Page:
Magdalena Moskalewicz

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1. BUDAPEST

At the Ludwig Museum of Contemporary Art

Visiting Katalin Ladik at her home

Katalin Ladik's spontaneous performance

Katalin Ladik

Video: Michelle Elligott

Visiting Katalin Ladik

It’s hard to describe the shock and pleasure of first experiencing the work of a great artist one has never heard of. Katalin Ladik is one of those special artists who is all too hidden from public perception. On our C-MAP trip to Budapest, we had the chance to first see a group of her works at the Ludwig Museum: scores constructed of sewing patterns, seemingly random found bits of score, and other interventions. Then we visited her, and she showed us more works, works that we could look at closely, and we asked if we could hear what the scores sounded like. And then, she vocalized the scores, transfixing us. But this is not her only work. We saw more, and there is more to see: photographs of her powerful performances, poetry that mesmerized her contemporary, young generation of Hungarian artists, and a captivating soul. We were all so taken with Katalin Ladik.

Kassák Museum

Kassák Museum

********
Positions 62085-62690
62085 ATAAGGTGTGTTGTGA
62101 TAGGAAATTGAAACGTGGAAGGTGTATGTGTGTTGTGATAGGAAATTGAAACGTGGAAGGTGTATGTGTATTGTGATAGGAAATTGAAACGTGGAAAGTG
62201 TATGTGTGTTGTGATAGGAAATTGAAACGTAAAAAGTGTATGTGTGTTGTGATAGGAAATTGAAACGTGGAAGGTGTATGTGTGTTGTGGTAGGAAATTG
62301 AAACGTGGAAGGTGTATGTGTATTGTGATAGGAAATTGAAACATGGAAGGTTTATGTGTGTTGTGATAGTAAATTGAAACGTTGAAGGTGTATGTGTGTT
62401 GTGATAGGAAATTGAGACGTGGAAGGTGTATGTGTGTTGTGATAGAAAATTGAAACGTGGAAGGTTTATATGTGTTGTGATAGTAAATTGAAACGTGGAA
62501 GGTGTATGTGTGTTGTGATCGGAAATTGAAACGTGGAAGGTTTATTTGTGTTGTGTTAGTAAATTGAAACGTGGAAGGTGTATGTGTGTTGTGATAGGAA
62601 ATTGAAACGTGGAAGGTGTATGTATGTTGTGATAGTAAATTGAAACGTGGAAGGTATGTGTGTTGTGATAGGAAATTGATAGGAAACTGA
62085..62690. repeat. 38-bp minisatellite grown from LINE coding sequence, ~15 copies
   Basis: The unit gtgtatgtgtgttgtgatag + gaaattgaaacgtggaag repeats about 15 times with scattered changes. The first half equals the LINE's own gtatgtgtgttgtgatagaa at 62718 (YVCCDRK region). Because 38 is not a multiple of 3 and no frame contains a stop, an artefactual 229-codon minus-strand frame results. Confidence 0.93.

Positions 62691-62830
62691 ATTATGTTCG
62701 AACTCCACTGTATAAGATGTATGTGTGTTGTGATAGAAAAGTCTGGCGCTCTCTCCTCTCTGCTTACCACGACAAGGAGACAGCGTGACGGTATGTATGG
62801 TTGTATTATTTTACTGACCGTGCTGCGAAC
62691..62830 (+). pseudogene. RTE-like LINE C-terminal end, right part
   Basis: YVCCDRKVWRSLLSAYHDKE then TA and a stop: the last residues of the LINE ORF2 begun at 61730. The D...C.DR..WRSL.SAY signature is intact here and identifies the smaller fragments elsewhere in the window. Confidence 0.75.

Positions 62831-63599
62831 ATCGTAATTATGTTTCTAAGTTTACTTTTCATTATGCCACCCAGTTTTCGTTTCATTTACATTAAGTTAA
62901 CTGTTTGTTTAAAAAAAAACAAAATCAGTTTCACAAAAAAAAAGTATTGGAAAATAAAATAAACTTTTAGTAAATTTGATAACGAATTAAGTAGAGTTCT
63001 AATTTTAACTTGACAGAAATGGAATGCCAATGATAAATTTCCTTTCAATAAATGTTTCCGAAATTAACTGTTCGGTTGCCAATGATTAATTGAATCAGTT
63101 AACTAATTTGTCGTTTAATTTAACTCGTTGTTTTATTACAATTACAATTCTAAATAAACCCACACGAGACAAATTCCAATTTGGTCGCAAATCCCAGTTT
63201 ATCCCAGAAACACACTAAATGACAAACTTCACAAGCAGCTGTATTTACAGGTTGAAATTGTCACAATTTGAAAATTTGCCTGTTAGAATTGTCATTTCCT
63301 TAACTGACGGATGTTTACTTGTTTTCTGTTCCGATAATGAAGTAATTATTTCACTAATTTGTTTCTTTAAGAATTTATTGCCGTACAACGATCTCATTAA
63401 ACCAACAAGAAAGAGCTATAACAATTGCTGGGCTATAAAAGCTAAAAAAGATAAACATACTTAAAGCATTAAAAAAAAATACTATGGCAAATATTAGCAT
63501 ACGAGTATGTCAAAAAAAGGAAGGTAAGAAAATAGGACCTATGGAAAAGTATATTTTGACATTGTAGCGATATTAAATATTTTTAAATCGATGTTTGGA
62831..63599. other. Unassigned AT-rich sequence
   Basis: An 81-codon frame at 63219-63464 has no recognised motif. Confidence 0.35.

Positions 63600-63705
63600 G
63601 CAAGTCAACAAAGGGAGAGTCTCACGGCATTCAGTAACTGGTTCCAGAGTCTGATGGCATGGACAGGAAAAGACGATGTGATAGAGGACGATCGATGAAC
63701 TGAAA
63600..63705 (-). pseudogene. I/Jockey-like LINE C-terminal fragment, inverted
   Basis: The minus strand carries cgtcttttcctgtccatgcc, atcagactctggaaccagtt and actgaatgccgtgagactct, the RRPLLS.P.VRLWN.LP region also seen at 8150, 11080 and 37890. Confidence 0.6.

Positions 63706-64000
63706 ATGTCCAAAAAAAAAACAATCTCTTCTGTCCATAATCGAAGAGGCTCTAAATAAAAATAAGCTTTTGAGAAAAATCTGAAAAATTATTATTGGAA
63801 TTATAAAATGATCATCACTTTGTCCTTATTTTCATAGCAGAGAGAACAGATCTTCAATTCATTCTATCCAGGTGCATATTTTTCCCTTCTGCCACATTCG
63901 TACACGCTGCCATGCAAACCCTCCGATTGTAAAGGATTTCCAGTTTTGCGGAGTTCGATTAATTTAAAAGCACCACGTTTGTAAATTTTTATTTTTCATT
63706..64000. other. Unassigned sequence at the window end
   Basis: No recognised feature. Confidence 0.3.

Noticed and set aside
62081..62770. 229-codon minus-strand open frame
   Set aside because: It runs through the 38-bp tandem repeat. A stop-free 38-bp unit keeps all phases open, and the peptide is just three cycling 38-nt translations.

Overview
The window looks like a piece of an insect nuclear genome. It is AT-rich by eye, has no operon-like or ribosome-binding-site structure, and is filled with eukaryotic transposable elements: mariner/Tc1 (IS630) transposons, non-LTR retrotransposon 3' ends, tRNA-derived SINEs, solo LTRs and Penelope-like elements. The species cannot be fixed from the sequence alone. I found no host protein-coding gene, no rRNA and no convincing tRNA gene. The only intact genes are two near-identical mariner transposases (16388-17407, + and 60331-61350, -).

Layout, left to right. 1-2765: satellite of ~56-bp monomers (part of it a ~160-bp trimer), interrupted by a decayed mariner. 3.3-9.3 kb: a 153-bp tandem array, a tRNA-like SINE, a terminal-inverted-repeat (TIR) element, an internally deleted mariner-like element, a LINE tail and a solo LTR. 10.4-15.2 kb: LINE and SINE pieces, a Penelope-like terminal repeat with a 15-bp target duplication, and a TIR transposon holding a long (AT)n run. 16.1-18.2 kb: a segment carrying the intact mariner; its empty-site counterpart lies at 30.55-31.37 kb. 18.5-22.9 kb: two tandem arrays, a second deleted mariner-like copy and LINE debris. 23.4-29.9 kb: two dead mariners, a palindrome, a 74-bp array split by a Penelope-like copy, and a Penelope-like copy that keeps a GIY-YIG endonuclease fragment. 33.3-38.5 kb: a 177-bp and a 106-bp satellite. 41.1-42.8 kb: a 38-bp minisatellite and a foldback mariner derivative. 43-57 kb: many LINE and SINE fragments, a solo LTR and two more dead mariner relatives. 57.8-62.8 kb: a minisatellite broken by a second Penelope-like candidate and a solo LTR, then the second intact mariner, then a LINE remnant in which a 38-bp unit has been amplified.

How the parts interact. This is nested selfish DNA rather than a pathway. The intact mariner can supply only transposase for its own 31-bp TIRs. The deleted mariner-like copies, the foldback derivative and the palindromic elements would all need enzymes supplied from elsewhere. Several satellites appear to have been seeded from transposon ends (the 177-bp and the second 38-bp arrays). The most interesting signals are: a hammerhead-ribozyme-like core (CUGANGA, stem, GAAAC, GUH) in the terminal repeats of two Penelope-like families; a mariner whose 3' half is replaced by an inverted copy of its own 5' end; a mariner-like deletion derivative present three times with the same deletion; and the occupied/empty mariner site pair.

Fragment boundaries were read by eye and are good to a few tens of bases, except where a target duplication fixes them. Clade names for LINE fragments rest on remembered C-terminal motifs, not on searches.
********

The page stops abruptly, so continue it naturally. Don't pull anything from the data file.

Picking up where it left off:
On the second day of our visit, we traveled under clear blue skies to the opposite end of the city from the Ludwig Museum, to the sleepy district of Obuda, an area of lowrise 17th- and18th-century buildings that is also the site of the Roman remains of the ancient city of Aquincum. Busy main roads and high-rise housing from the 1970s now encircle those historic structures. The Kassák Museum opened in Obuda in 1976 as a branch of the Petofi Literary Museum, an affiliation that positioned Lajos Kassák (1887–1967) first and foremost as a poet and critic rather than an artist-designer In recent years this emphasis has been inverted, with greater prominence given to his work as a visual artist in the newly refurbished displays. The current...

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Kassák Museum